CAMY researchers have revealed that many of the ads placed in magazines with a high youth readership and on radio formats that appeal to ages 12 to 20 are for beverages that appeal to young drinkers. Drinks known as low-alcohol refreshers and "malternatives" are advertised specifically in the youth market.

A five-year study of magazine advertising found that 23.1 percent of ads for adult alcoholic beverages appeared in magazines with high youth readership, and almost double that number (42.9 percent) of ads for youth alcoholic beverages were placed in the same magazines.

Youth Radio Stations Targeted

Another study found that on radio stations, young people age 12 to 20 heard 8 percent more beer and ale advertising and 12 percent more malternative advertising than adults. Surprisingly, youth heard 14 percent more ads for distilled spirits or hard liquor.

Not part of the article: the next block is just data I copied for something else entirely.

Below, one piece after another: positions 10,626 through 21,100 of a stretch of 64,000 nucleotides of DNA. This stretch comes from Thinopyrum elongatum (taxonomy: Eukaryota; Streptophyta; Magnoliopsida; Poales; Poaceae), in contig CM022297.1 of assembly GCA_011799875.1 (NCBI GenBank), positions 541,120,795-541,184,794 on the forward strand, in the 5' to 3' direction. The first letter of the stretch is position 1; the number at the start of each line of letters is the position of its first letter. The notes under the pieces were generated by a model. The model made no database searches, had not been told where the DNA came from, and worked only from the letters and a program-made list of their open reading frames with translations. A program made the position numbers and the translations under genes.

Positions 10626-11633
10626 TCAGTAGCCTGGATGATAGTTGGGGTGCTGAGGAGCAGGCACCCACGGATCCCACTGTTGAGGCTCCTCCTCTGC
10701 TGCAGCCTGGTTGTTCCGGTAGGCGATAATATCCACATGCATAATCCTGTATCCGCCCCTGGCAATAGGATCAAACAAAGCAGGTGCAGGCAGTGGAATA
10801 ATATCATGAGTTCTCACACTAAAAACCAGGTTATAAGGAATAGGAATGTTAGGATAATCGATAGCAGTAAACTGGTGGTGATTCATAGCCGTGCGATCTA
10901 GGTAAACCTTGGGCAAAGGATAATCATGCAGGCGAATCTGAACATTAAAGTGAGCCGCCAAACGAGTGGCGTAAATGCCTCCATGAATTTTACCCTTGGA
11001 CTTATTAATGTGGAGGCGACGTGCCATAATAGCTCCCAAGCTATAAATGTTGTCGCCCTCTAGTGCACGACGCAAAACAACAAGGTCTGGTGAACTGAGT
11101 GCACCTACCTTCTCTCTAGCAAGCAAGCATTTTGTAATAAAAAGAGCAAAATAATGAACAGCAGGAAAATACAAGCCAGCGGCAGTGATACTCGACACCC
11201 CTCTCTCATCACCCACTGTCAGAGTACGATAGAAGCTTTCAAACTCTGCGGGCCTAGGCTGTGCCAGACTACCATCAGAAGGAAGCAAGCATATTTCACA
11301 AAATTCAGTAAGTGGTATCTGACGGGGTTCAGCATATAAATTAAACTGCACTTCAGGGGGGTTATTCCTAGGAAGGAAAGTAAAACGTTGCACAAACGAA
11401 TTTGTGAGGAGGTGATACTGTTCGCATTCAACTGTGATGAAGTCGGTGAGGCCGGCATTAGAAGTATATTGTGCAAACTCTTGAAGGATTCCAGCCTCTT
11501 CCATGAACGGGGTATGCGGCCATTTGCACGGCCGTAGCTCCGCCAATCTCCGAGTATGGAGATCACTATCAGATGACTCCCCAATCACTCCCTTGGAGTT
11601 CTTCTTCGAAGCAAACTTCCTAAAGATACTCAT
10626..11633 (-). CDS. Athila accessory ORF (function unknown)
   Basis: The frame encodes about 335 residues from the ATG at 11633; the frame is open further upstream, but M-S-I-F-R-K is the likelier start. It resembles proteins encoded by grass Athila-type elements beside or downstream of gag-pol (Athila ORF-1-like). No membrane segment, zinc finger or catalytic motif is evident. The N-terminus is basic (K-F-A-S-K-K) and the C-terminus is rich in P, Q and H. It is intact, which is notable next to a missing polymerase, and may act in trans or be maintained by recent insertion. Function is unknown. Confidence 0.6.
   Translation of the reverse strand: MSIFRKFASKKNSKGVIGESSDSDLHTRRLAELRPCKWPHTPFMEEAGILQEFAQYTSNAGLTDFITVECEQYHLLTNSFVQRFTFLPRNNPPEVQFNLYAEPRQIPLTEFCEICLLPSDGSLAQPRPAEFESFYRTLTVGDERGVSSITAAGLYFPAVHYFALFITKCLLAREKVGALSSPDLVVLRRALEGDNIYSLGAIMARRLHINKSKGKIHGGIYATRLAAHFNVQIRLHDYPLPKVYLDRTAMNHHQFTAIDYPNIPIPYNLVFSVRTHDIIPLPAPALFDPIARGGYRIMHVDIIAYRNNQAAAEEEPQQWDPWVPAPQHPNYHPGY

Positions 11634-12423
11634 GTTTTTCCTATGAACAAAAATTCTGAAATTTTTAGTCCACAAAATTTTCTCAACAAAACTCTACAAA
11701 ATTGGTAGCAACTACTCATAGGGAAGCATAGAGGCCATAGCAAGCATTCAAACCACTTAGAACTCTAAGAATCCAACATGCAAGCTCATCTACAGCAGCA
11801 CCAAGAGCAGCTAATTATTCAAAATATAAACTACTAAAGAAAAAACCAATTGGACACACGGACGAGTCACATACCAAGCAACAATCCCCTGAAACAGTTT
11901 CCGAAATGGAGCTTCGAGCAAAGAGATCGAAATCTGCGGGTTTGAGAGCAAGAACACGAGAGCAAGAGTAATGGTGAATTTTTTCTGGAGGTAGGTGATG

The study found that 73 percent of alcohol radio advertising were placed on stations with Rhythmic Contemporary Hit, Pop Contemporary Hit, Urban Contemporary and Alternative formats, the type of music that attracts a disproportionately large listening audience of 12- to 20-year-olds.

Specific Youth Groups Targeted

Other studies have found that alcohol ads are targeted at specific groups deemed more likely to be vulnerable to the advertising message.

Researchers found that in magazines, girls were more targeted than boys with ads for beer and ale, distilled spirits, and low-alcohol refreshers.